Location: Water Management Research
Title: The Role of Translocation as a Mechanism of Resistance to Glyphosate Author
Submitted to: Weed Science
Publication Type: Review Article
Publication Acceptance Date: April 21, 2008
Publication Date: April 22, 2008
Citation: Shaner, D.L. 2008. The Role of Translocation as a Mechanism of Resistance to Glyphosate. Weed Science. DOI 10.1614/WS-08-050.1 Interpretive Summary: Glyphosate is the most widely used herbicide in the world. Glyphosate resistant populations have been selected in a number of weed species. The predominant mechanism of resistance in these glyphosate resistant biotypes is reduced translocation of the herbicide to the growing points of the plant. This paper reviews the literature on the mechanisms of glyphosate uptake into cells and translocation in the phloem to the growing points. It also speculates on potential mechanisms that could explain reduced translocation in glyphosate resistant plants.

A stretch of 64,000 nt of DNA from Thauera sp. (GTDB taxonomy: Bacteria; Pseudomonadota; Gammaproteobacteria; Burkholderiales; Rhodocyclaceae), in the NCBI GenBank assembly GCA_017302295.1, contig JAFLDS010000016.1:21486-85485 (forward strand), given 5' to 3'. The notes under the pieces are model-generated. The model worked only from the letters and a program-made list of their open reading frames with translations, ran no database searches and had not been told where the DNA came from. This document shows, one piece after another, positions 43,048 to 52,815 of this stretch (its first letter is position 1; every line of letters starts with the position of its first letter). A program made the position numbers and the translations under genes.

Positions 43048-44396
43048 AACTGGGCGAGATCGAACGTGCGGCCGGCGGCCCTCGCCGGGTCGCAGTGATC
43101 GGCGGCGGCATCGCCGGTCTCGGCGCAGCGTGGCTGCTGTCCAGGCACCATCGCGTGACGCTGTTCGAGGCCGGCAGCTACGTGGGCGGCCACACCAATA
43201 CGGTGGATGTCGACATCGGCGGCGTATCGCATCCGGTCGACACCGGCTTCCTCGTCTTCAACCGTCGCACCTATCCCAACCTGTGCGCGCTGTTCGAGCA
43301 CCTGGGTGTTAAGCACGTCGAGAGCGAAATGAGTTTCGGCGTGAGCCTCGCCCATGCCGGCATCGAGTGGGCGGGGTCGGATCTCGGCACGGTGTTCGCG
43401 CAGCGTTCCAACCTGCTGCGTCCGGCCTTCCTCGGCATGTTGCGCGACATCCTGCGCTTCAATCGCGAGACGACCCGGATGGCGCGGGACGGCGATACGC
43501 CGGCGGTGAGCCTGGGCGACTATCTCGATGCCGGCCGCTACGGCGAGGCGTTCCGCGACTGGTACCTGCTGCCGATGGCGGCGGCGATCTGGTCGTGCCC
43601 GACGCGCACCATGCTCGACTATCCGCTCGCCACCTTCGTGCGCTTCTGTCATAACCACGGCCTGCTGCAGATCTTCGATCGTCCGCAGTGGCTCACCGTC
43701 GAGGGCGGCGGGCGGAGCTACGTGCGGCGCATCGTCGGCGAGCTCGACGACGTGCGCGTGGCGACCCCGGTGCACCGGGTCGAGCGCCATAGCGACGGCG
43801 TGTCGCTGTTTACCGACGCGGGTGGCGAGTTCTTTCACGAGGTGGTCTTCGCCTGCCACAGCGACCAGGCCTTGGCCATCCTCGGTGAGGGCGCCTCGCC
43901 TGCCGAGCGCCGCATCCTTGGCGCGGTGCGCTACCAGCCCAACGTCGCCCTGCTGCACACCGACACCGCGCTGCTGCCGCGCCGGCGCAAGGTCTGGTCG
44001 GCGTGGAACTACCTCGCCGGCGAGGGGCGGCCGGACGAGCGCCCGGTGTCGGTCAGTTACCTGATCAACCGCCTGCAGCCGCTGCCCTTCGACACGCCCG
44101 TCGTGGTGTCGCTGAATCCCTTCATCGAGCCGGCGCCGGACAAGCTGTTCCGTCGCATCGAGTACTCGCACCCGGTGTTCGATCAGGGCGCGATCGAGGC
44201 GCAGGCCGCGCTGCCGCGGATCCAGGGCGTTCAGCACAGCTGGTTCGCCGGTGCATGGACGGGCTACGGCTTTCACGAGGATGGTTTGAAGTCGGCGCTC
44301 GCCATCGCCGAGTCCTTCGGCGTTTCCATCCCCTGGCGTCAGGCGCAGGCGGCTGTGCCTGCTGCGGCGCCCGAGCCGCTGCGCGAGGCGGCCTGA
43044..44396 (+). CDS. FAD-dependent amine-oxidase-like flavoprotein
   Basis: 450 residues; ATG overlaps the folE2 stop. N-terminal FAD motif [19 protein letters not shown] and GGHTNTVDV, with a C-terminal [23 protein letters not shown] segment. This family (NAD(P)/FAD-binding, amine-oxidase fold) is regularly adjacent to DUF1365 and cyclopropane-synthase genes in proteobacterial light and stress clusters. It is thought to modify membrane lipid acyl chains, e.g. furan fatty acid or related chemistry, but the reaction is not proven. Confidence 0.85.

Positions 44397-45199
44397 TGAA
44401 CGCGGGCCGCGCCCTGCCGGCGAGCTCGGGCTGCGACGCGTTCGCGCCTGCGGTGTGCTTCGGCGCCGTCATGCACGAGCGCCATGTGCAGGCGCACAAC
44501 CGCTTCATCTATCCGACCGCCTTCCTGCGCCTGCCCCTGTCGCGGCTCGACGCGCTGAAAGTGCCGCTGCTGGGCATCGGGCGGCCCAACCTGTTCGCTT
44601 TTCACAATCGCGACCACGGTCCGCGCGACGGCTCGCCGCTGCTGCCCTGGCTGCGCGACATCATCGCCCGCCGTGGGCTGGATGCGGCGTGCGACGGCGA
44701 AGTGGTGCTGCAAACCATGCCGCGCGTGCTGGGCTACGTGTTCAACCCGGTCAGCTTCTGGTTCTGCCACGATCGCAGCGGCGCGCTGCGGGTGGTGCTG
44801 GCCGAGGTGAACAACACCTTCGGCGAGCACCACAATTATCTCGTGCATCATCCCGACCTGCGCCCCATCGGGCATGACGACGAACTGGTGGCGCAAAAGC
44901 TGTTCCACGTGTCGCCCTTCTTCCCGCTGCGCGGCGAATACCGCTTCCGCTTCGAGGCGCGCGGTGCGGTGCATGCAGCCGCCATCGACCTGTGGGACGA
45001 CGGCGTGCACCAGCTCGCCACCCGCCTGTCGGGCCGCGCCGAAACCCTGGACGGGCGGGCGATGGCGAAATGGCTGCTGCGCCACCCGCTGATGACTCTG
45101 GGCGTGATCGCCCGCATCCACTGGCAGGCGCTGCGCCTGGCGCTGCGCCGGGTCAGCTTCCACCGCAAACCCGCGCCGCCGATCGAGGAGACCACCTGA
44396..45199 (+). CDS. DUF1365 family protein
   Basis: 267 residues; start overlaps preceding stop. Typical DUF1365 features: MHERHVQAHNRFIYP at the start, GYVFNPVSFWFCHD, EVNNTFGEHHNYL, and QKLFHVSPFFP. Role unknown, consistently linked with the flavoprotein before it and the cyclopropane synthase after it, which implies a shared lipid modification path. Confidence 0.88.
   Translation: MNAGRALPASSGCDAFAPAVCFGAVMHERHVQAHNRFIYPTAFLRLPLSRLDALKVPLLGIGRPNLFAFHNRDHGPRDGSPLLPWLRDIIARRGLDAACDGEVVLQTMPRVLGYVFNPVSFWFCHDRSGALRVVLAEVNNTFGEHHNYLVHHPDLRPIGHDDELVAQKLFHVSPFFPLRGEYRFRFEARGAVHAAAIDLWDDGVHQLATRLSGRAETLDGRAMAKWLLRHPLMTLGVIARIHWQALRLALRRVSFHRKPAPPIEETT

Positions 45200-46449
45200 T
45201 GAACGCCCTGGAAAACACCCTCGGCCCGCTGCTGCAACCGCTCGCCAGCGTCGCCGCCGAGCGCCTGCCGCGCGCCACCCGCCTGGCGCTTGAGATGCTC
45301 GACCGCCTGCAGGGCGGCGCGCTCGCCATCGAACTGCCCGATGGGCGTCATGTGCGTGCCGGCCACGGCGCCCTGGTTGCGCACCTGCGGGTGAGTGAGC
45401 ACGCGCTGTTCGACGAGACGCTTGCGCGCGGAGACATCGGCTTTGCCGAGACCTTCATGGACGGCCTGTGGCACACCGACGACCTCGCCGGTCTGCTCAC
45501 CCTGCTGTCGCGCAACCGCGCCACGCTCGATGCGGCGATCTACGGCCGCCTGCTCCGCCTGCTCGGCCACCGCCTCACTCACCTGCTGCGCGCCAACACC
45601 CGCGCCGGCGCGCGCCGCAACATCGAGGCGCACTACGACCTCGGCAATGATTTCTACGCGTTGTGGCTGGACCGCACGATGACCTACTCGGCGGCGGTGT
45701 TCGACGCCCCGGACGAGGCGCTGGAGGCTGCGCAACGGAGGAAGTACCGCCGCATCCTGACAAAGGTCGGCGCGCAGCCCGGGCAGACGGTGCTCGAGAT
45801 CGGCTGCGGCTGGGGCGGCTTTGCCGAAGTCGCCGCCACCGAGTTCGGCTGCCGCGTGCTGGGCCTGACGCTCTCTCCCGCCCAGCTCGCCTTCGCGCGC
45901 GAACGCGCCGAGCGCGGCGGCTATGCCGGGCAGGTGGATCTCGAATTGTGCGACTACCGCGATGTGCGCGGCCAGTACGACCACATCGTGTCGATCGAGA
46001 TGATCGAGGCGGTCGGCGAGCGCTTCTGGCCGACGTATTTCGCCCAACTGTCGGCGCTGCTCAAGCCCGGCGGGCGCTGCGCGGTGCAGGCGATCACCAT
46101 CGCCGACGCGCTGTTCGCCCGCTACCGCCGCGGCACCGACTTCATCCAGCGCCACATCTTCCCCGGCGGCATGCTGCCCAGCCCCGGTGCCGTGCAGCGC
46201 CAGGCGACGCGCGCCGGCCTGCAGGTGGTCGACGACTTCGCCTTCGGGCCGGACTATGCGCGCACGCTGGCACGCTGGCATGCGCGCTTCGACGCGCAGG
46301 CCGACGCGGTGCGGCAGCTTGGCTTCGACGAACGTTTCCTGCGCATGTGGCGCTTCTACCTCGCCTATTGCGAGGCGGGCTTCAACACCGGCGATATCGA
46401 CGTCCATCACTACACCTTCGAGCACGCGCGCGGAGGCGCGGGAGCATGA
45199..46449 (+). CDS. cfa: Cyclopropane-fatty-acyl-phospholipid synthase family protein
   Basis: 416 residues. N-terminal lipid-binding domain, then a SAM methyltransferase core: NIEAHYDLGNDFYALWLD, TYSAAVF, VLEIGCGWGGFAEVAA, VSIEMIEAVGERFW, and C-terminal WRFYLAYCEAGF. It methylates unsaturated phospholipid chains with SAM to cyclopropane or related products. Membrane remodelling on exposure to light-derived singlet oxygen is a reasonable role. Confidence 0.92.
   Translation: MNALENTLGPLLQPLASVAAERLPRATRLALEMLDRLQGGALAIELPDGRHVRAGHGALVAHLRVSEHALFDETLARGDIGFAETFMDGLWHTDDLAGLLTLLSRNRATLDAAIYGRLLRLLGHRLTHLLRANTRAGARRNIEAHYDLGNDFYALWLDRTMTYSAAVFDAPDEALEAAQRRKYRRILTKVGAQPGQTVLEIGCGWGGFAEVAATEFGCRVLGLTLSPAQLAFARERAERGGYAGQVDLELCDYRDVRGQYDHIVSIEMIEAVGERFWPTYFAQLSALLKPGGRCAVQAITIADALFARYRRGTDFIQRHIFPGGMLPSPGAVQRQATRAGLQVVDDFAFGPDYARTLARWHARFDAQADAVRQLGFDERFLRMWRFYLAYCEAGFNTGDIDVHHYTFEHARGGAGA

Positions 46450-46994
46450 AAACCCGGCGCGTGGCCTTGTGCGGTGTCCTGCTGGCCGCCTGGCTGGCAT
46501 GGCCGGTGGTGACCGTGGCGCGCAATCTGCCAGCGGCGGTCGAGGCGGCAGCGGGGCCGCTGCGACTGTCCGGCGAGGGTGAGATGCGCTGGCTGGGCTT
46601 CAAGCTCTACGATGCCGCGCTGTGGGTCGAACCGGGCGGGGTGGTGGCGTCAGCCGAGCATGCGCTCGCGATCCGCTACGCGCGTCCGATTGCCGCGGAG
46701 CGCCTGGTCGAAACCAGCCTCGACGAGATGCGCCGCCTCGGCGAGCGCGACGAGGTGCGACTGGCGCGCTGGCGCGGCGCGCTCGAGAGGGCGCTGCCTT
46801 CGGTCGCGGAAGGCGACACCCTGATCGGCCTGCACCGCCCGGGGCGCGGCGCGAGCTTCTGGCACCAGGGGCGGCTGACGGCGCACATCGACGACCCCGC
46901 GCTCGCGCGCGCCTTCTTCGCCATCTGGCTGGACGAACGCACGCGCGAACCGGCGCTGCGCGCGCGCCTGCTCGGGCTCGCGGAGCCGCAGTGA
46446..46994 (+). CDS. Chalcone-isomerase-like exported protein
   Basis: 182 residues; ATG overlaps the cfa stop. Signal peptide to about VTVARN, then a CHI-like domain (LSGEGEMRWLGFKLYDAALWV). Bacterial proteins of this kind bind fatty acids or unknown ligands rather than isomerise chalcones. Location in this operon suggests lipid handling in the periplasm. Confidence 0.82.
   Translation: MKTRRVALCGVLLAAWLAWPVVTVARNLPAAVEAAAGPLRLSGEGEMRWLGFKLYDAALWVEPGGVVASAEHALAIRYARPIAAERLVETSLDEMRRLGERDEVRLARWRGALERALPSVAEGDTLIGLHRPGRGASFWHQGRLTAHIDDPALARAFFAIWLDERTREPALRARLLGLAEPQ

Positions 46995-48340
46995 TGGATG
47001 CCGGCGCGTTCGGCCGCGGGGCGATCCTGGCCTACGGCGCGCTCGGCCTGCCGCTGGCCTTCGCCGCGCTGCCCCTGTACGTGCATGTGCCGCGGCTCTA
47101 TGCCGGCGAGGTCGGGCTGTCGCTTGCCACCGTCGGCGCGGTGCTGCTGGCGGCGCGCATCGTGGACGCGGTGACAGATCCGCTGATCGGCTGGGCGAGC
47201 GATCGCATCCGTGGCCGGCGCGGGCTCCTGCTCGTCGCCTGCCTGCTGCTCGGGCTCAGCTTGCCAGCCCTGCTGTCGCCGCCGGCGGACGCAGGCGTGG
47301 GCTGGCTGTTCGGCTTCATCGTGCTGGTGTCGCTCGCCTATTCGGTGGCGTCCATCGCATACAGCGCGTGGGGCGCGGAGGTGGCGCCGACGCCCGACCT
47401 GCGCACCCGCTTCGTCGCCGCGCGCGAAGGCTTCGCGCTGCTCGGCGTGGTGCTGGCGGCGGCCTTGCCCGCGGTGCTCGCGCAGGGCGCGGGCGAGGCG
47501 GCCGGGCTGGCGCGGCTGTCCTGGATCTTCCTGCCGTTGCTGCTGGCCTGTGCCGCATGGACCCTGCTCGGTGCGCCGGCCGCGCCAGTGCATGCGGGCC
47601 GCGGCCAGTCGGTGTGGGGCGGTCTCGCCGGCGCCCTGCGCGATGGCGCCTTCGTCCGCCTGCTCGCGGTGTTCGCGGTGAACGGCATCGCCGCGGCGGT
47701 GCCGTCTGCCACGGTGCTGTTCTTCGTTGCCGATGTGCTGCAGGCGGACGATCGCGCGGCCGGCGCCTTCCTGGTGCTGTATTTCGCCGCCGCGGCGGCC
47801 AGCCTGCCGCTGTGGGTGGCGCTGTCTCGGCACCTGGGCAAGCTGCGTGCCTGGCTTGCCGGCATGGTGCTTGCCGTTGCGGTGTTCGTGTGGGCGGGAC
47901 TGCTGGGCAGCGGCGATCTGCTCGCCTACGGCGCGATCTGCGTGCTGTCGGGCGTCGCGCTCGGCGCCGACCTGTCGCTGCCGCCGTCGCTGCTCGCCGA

Technical Abstract: The continuous use of glyphosate has resulted in the selection of resistant biotypes in 13 different weed species. Three different mechanisms of resistance have been proposed for these biotypes: 1) Decreased translocation to meristems; 2) Mutation of target site 5-enol-pyruvylshikimate-3-phosphate synthase (EPSPS) and 3) Increased expression of EPSPS. Decreased translocation of glyphosate to the meristematic tissue has been documented in horseweed, hairy fleabane, rigid ryegrass and Italian ryegrass and the resistance trait is inherited as a single, semidominant nuclear trait. The question is: What role does decreased translocation play in glyphosate resistance and what is the actual mechanism(s)? EPSPS, the target site of glyphosate, is primarily located in the active meristems of plants. Leaf disc assays across a number of species show that the maximum accumulation of shikimate occurs in young, rapidly expanding tissue. Gene expression studies have also shown that EPSPS mRNA is maximally expressed in meristems. Thus, glyphosate needs to translocate to the growing points of the plant to be effective. Studies on the movement of glyphosate out of leaves show that the herbicide first moves via the transpiration stream (apoplasmic system) to the tips of the leaves, and then is subsequently loaded into the phloem (symplasmic system) which carries the herbicide out of the leaf. In resistant weed biotypes, glyphosate moves in the treated leaf via the transpiration stream, but instead of being loaded into the phloem, it is trapped in the distal portion of the leaf. These results suggest that there is some type of inhibition of glyphosate loading into the phloem in resistant plants. However, this mechanism may involve the uptake of glyphosate at the cellular level. Studies with isolated leaf discs show that shikimate accumulation occurs at high concentrations of glyphosate in both susceptible and resistant biotypes of horseweed and Italian ryegrass; but at low concentrations, shikimate accumulation only occurs in susceptible biotypes. Glyphosate uptake at the cellular level appears to occur via two pathways. At low concentrations (<100 uM) glyphosate is taken up via an active mechanism that may involve phosphate transporters. At high concentrations (>100 uM) glyphosate appears to enter cells via diffusion. Decreased cellular uptake of glyphosate could occur by at least one of four mechanisms. 1) The high affinity uptake system no longer recognized glyphosate as a substrate; 2) An active efflux system is present which pumps glyphosate out of the cell into the apoplast; 3) An active efflux system is present which pumps glyphosate out of the chloroplast into the cytoplasm; or 4) Glyphosate is pumped into the vacuole and sequestered in the cell. Further research is needed to elucidate which, if any, of these proposed mechanisms are responsible for decreased translocation of glyphosate in resistant biotypes.